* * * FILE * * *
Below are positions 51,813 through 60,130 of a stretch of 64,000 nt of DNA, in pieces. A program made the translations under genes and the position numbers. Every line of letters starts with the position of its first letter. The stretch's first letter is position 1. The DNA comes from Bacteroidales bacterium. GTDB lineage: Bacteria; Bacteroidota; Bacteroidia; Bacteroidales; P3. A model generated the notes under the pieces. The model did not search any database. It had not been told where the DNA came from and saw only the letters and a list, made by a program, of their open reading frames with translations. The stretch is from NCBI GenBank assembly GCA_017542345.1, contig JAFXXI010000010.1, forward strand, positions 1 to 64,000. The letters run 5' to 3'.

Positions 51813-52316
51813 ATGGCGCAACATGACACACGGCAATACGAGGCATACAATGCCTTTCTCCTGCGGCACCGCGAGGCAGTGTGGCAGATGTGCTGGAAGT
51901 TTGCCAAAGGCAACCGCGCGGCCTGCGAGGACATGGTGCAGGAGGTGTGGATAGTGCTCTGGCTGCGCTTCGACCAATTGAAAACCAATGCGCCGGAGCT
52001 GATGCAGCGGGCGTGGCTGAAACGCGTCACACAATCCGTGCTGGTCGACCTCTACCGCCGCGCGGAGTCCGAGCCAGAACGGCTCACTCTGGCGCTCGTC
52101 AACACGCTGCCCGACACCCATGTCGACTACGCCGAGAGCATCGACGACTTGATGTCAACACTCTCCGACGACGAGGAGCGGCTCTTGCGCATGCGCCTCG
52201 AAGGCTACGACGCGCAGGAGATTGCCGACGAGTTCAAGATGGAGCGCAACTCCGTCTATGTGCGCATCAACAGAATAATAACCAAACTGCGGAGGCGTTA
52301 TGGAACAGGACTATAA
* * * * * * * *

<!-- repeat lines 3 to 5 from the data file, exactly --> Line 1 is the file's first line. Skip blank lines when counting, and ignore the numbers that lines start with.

51813 ATGGCGCAACATGACACACGGCAATACGAGGCATACAATGCCTTTCTCCTGCGGCACCGCGAGGCAGTGTGGCAGATGTGCTGGAAGT
51901 TTGCCAAAGGCAACCGCGCGGCCTGCGAGGACATGGTGCAGGAGGTGTGGATAGTGCTCTGGCTGCGCTTCGACCAATTGAAAACCAATGCGCCGGAGCT
52001 GATGCAGCGGGCGTGGCTGAAACGCGTCACACAATCCGTGCTGGTCGACCTCTACCGCCGCGCGGAGTCCGAGCCAGAACGGCTCACTCTGGCGCTCGTC